[0 1], [ 1 0], [ 1 0], [ 1 0], [ 1 0], [ 4 -1], [ 3 -1], [ 3 -1],
[ 1 -1] [-1 0] [ 0 -1] [-1 0]
[ 2 -1], [ 2 -1], [ 1 -1], [ 1 -1]
]
```

Note that `Gprime.coset_reps()`

returns a list of *right* representatives, but
the Farey symbol methods produce *left* representatives. Let's match up the
cosets:

```
sage: for idx1, mycrep in enumerate(coset_reps_for_congruence_quotient(Gprime)):
....: for idx2, screp in enumerate(Gprime.farey_symbol().coset_reps()):
....: if mycrep^(-1) * screp in Gprime:
....: print(idx1, idx2)
0 0
1 10
2 4
3 11
4 3
5 9
6 2
7 8
8 7
9 1
10 6
11 5
```

Thus this gives an equivalent (but rearranged) set of coset representatives for $\Gamma_0(8)$ inside $\mathrm{SL}(2, \mathbb{Z})$.

Now let's examine coset representatives for $\Gamma_0(8)$ inside $\Gamma_0(4)$.

```
sage: Gprime.index() / G.index()
2
sage: coset_reps_for_congruence_quotient(Gprime, G)
[
[1 0] [ 3 -1]
[0 1], [ 4 -1]
]
```

This is the correct order. Let's also try this on some larger set.

```
sage: basegroup = Gamma1(17)
sage: subgroup = Gamma1(17*4*5)
sage: subgroup.index() / basegroup.index()
288
sage: print(len(coset_reps_for_congruence_quotient(subgroup, basegroup)))
288
```

This last computation took a few seconds, but it seems alright. If the
basegroup has a very large number of generators, then this becomes rather slow
as the tree becomes *very wide, very quickly*.

## Candidate second algorithm

A second algorithm, albeit a very naive algorithm, would be to choose random elements until the right number of cosets has been found. There will be lots of duplicated work as this is a coupon collector problem. I note that sage doesn't currently implement random elements for general congruence subgroups, so that would also be necessary.

Nonetheless, this works pretty well in practice. Here is an example for generating coset reps for $\Gamma_0(8)$ in $\mathrm{SL}(2, \mathbb{Z})$.

```
def random_coset_reps(subgroup):
"""
Find a set of coset representatives for `subgroup` in SL2Z randomly.
"""
basegroup = Gamma(1)
num = subgroup.index()
identity_mat = basegroup(identity_matrix(2))
coset_reps = [identity_mat]
while len(coset_reps) < num:
g = basegroup.random_element()
if new_coset(g, coset_reps, subgroup):
coset_reps.append(g)
return coset_reps
```

Running this gives^{1}
^{1}Note this is random, and repeated runs will give
different coset evaluations.

```
sage: random_coset_reps(Gamma0(8))
[
[1 0] [-93 74] [-95 -6] [-12 -83] [-43 64] [-64 -71]
[0 1], [-44 35], [-79 -5], [-13 -90], [-41 61], [-73 -81],
[-42 71] [46 19] [-25 87] [-15 -56] [23 8] [ 25 -26]
[ 55 -93], [29 12], [-23 80], [-19 -71], [66 23], [ 26 -27]
]
sage: len(_)
12
```

These are pretty terrible looking coset representatives, but they are functional. For congruence subgroups, you want a random element function. One way to generate a random element in $\Gamma_0(N)$ is to generate a random bottom row of a matrix and then to find a suitable top row.

```
def random_element_in_Gamma0(N):
"""
Returns a random element in Gamma0(N).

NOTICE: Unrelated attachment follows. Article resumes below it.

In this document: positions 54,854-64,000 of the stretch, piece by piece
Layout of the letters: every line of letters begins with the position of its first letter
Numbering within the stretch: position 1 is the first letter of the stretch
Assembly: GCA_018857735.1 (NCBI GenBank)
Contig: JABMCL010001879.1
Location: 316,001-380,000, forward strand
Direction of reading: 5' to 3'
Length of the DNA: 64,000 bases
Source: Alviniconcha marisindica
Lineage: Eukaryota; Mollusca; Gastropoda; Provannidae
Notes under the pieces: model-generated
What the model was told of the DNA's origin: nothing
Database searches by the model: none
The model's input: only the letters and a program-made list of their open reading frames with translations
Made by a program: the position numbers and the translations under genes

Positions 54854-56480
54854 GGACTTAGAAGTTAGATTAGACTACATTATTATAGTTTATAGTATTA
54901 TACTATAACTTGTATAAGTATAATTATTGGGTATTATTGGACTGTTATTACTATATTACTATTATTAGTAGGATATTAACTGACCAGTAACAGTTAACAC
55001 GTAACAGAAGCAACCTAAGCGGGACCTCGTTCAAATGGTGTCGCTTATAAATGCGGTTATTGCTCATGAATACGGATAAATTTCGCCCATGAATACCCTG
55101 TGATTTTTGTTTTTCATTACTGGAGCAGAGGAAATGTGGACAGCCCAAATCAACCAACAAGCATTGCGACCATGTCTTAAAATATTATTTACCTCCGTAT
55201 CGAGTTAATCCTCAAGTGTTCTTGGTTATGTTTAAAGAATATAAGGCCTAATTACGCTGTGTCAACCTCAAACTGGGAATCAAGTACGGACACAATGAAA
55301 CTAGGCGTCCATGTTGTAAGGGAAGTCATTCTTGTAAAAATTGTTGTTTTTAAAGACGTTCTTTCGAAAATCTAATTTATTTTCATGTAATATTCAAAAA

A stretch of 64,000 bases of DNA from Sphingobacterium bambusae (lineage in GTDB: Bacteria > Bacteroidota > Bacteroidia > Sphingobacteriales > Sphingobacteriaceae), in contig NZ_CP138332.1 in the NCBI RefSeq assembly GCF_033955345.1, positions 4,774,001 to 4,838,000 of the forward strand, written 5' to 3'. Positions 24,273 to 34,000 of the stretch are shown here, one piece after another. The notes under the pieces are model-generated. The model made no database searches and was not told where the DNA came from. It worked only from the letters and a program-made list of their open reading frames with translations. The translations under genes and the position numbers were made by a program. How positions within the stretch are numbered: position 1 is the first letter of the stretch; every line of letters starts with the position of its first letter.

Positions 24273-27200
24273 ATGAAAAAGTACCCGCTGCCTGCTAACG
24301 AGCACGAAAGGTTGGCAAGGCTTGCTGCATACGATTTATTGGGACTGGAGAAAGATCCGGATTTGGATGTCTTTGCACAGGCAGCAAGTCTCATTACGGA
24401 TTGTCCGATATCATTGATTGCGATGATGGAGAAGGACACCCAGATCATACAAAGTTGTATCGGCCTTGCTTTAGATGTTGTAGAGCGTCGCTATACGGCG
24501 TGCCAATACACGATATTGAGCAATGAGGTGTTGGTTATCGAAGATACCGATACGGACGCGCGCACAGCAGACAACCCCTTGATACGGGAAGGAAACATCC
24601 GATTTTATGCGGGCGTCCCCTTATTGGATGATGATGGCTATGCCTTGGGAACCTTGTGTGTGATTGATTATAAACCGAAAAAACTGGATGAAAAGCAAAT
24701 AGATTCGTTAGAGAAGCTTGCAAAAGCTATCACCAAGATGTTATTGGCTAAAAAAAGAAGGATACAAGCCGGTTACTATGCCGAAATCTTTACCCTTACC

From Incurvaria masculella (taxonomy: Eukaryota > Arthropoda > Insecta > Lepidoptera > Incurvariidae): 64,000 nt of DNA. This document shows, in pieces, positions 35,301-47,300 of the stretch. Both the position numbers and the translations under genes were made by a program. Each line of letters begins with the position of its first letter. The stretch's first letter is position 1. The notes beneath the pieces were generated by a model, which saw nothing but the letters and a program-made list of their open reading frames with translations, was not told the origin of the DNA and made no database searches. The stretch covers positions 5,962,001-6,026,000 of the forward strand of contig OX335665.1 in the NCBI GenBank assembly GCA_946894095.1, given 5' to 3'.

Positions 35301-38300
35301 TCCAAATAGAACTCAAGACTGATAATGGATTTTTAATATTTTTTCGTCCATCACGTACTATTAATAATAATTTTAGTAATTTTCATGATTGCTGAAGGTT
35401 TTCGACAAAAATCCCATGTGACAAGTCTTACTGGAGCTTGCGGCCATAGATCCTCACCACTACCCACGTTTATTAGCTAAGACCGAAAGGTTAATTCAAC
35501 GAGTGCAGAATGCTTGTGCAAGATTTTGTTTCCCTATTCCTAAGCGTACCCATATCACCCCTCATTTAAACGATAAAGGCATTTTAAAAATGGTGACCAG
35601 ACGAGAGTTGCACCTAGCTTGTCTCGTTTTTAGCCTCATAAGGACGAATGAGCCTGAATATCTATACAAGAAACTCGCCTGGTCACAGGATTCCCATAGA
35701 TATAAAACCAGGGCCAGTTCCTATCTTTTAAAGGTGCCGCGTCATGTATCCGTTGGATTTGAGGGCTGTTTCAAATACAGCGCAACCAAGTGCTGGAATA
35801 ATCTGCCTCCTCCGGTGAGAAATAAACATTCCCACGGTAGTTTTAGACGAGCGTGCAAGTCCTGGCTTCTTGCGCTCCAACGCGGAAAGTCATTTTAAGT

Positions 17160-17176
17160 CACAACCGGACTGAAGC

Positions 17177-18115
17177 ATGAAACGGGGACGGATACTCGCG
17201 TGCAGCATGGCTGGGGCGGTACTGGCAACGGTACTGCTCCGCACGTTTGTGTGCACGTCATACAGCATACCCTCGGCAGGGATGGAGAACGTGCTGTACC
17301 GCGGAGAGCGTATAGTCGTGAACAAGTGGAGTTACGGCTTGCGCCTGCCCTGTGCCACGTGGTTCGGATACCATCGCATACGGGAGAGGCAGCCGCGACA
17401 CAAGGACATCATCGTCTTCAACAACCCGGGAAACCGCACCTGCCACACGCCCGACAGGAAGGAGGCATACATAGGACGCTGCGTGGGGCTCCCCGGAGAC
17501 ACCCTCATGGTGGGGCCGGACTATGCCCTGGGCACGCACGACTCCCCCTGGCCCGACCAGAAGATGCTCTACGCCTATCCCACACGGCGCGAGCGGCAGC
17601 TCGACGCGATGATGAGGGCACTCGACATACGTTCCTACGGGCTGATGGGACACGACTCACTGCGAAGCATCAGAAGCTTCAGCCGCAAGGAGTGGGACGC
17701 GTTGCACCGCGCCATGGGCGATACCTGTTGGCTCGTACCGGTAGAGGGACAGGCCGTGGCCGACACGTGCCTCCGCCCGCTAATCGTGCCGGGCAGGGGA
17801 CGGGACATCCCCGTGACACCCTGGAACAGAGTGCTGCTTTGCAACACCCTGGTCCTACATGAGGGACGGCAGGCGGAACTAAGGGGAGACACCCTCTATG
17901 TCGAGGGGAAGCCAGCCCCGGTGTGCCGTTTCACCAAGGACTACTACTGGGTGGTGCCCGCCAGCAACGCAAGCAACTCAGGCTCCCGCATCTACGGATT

"""
while True:
bound = N*N
c = N * randrange(-bound, bound + 1)
d = randrange(-bound, bound + 1)
g, mb, a = xgcd(c, d)
if g != 1:
continue
b = -mb
return Gamma0(N)([[a, b], [c, d]])
```

Suitable adjustments can be made for a desired congruence subgroup. This can be used to find random coset representatives subgroups of $\Gamma_0(N)$ (though in principle it may be necessary to increase the possible range of coefficients — I didn't think about this).

```
def random_coset_reps_Gamma0N(subgroup, N):
"""
Find a set of coset representatives for `subgroup` in Gamma0(N) randomly.
"""
basegroup = Gamma0(N)
num = subgroup.index() / basegroup.index()
identity_mat = basegroup(identity_matrix(2))
coset_reps = [identity_mat]
while len(coset_reps) < num:
g = random_element_in_Gamma0(N)
if new_coset(g, coset_reps, subgroup):
coset_reps.append(g)
return coset_reps
```

Running a few times with $\Gamma_0(4)/\Gamma_0(8)$ gives

```
sage: random_coset_reps_Gamma0N(Gprime, 4)
[
[1 0] [ 1 0]
[0 1], [-4 1]
]
sage: random_coset_reps_Gamma0N(Gprime, 4)
[
[1 0] [1 0]
[0 1], [4 1]
]
```

The cosets can sometimes be different. On a less trivial example:

```
sage: random_coset_reps_Gamma0N(Gamma0(4*5*6), 4)
[
[1 0] [ -7 1] [ 3 1] [ -1 0] [ 7 -1] [ -5 2] [-3 1]
[0 1], [-36 5], [-28 -9], [-28 -1], [-48 7], [-28 11], [ 8 -3],
[15 2] [ 1 0] [ 1 0] [ 1 0] [17 5] [ 11 1] [ 5 1]
[52 7], [-44 1], [-32 1], [64 1], [44 13], [-56 -5], [44 9],
[ 13 -2] [ 3 -1] [ 1 3] [ 23 5] [ 7 -3] [1 1] [ 7 1]
[-32 5], [ 40 -13], [ -4 -11], [-60 -13], [-16 7], [8 9], [48 7],
[-13 1] [ -9 1] [-29 5] [ -3 -1] [1 0] [ 1 0]
[-40 3], [-64 7], [-64 11], [-44 -15], [4 1], [-20 1],
[-23 4] [ 7 -1] [ 13 -4] [-19 4] [ -3 2] [ -5 1]
[-52 9], [64 -9], [ 36 -11], [ 52 -11], [-20 13], [ 64 -13],
[-25 -4] [11 3] [ 5 -1] [-15 7] [ 11 3] [-11 2]
[-56 -9], [40 11], [-24 5], [ 32 -15], [-48 -13], [-28 5],
[-11 -4] [-11 4] [ 9 -2] [ 5 -2] [ 9 2] [ 19 2]
[ 36 13], [-36 13], [32 -7], [-12 5], [-32 -7], [-48 -5],
[21 2] [ -7 -1] [ -3 1]
[52 5], [-20 -3], [-28 9]
]
```